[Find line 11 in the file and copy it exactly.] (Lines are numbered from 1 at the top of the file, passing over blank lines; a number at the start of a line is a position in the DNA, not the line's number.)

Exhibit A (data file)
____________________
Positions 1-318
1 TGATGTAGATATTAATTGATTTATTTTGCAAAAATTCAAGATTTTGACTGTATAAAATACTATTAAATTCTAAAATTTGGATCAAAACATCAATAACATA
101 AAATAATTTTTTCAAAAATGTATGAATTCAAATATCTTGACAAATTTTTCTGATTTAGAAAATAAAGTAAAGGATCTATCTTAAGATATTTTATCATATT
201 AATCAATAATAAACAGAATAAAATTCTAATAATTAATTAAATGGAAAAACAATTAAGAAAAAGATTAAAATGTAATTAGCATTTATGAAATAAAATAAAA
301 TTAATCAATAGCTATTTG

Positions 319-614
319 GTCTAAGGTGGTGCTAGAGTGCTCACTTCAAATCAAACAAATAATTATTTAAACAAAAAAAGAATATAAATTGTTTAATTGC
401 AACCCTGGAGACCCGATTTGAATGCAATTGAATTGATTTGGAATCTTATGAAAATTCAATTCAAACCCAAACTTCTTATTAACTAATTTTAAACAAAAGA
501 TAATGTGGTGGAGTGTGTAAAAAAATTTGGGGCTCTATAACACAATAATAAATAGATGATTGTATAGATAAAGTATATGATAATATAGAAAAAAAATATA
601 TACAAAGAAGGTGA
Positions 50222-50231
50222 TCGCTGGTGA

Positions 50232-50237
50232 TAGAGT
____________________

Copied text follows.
Positions 50222-50231